Lemon is most probably the most cheap yet beneficial fruit out there. Many restaurants serve it regularly, and some people prefer it to coffee or tea in the morning. In the end, is it better for you to drink lemon water or eat it?
Lemon water’s health advantages are primarily based on anecdotal evidence rather than scientific research. Few studies have focused on the health benefits of lemon water exclusively. However, studies on the advantages of lemon and water alone do exist.
- It aids in the retention of water and hence aids in hydration.
It is recommended that women drink at least 91oz of water per day and men get at least 125oz, according to the Food and Nutrition Board (FNB). Water from meals and beverages is also included.
When it comes to hydration, water is the greatest, yet some people don’t enjoy drinking it unadulterated. Adding lemon to your water may encourage you to drink more of it.
- Vitamin C is found in abundance in this fruit.
Vitamin C, an essential antioxidant, is found in citrus fruits like lemons, which can help protect cells from free radical damage. Research on whether vitamin C can help prevent or shorten the duration of a common cold in some people is inconclusive.
Lemons aren’t the most vitamin C-rich citrus fruit, but they’re still a solid option. Vitamin C can be found in the juice of one lemon, according to the US Department of Agriculture. Adults are advised to consume between 65 and 90 milligrams of the mineral per day.
- It aids with weight reduction.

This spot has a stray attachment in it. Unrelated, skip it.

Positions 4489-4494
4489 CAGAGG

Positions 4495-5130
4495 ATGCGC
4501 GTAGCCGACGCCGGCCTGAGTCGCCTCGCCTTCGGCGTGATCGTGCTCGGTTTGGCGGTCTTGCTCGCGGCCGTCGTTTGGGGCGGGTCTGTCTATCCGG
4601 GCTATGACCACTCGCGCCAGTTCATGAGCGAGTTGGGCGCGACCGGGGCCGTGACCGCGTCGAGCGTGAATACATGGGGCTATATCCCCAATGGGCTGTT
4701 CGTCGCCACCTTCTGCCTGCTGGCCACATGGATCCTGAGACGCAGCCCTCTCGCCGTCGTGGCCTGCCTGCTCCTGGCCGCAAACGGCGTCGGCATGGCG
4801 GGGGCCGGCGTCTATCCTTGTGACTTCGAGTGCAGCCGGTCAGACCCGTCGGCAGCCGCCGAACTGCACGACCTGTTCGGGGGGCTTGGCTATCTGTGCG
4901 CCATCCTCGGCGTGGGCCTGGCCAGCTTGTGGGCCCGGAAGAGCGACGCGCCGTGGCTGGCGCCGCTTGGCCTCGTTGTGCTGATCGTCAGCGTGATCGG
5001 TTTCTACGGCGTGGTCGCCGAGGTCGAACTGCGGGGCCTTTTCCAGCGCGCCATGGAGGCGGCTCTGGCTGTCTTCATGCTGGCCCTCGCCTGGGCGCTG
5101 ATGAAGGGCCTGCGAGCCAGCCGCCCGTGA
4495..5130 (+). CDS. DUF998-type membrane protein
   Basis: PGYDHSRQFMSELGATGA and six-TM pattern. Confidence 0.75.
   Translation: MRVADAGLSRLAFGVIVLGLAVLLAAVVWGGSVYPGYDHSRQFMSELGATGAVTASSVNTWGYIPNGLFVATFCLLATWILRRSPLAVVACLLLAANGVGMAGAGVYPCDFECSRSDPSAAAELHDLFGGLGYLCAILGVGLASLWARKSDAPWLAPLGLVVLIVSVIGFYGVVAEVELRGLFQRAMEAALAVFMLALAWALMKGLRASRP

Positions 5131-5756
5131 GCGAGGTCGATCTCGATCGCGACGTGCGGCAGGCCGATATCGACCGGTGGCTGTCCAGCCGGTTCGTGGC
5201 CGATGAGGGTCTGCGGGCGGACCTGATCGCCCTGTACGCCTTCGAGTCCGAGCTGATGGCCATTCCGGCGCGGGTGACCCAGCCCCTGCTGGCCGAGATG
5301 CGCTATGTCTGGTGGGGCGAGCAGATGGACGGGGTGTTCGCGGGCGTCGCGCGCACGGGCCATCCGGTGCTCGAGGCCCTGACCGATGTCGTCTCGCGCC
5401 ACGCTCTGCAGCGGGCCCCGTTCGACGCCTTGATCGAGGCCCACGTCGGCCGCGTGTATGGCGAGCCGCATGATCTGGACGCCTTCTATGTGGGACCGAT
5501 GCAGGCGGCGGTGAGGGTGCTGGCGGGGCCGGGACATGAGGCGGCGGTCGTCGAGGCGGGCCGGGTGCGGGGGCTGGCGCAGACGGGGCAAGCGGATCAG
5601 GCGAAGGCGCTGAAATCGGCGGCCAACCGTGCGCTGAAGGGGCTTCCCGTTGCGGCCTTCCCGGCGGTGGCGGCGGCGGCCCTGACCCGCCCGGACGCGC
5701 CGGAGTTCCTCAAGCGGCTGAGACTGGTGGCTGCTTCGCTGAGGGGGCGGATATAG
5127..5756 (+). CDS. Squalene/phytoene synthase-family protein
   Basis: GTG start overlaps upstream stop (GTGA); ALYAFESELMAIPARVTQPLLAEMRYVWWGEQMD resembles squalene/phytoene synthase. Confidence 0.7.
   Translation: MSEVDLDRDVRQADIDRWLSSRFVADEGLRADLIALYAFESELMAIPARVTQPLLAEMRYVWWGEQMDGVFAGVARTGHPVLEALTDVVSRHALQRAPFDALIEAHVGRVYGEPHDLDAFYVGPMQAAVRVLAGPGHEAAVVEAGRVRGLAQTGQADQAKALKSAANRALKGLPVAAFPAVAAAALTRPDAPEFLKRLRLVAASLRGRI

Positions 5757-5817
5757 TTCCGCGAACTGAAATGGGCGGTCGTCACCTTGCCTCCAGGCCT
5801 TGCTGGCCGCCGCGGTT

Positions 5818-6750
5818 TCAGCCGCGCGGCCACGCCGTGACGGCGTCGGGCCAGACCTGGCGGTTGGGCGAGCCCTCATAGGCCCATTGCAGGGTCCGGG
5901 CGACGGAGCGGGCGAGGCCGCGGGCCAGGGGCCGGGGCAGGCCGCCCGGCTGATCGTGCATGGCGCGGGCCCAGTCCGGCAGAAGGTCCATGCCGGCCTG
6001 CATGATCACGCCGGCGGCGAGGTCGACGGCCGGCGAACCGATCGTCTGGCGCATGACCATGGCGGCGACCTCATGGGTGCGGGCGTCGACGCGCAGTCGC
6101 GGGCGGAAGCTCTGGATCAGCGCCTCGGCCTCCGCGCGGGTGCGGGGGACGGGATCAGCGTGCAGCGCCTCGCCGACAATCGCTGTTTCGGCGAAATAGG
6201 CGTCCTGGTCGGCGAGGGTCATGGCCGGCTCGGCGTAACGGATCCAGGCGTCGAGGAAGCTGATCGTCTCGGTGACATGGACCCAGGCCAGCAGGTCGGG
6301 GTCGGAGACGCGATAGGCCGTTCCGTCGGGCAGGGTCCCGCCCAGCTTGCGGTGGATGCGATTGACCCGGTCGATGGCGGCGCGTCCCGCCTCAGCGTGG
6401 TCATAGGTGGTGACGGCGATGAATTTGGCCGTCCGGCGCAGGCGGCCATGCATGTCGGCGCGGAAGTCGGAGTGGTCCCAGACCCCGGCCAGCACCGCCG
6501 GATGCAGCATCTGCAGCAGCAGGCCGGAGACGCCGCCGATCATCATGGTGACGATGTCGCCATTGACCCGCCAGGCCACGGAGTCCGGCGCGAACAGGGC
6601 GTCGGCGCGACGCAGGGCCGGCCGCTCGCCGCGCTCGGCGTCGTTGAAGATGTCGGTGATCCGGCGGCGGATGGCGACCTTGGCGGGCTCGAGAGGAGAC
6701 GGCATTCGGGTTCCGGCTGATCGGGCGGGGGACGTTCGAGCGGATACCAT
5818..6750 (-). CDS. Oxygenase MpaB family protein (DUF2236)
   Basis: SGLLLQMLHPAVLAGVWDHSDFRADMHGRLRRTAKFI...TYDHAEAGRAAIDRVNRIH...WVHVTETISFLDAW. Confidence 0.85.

Lemon polyphenol antioxidants have been demonstrated to drastically prevent weight gain in mice fed excessively to create obesity.
Oxidative stress and insulin resistance, two primary risk factors for developing type 2 diabetes in mice, were also reduced by antioxidant chemicals.
There is considerable anecdotal evidence that drinking lemon water can help you lose weight. It’s not apparent if this is due to people drinking more water and thus becoming more satisfied, or if it’s due to the lemon juice itself.
- It enhances the quality of your skin.
It has been suggested that vitamin C in lemons may help to minimize the appearance of wrinkles, dry skin due to aging, and sun damage. Whether or if water helps skin is up for debate, but one thing is for sure: it does. Dehydrated skin is more prone to wrinkles. Researchers found that a citrus-based beverage can help prevent wrinkles in hairless mice in 2016.
- INVESTIGATIONS IN WELL-BEING
Would you please sign up for our daily Nutrition newsletter?
We’ll provide you with evidence-based advice on nutrition and weight loss to help you build the optimal diet for you.
We take your privacy very seriously and will do all in our power to protect it.
- Assists with digestion.
To prevent constipation, some people consume a glass of lemon water in the morning. Warm or hot lemon water may help get your digestive system flowing after a night’s rest.
In Ayurvedic medicine, “agni” is referred to as the sour taste of lemon. A strong agni stimulates the digestive system, making it easier to digest meals and preventing the development of toxins, according to Ayurvedic medicine.
- Breath-freshening properties
In the past, have you used lemons to get rid of the smells of garlic or other harmful substances? It is possible that the same folk cure could be used to treat bad breath produced by the consumption of garlic, onions, and fish.
Drinking a glass of lemon water after meals and first thing in the morning may help you avoid bad breath. Adding a little bit of lemon juice and water to your water intake might help keep your mouth from drying out, which can lead to foul breath.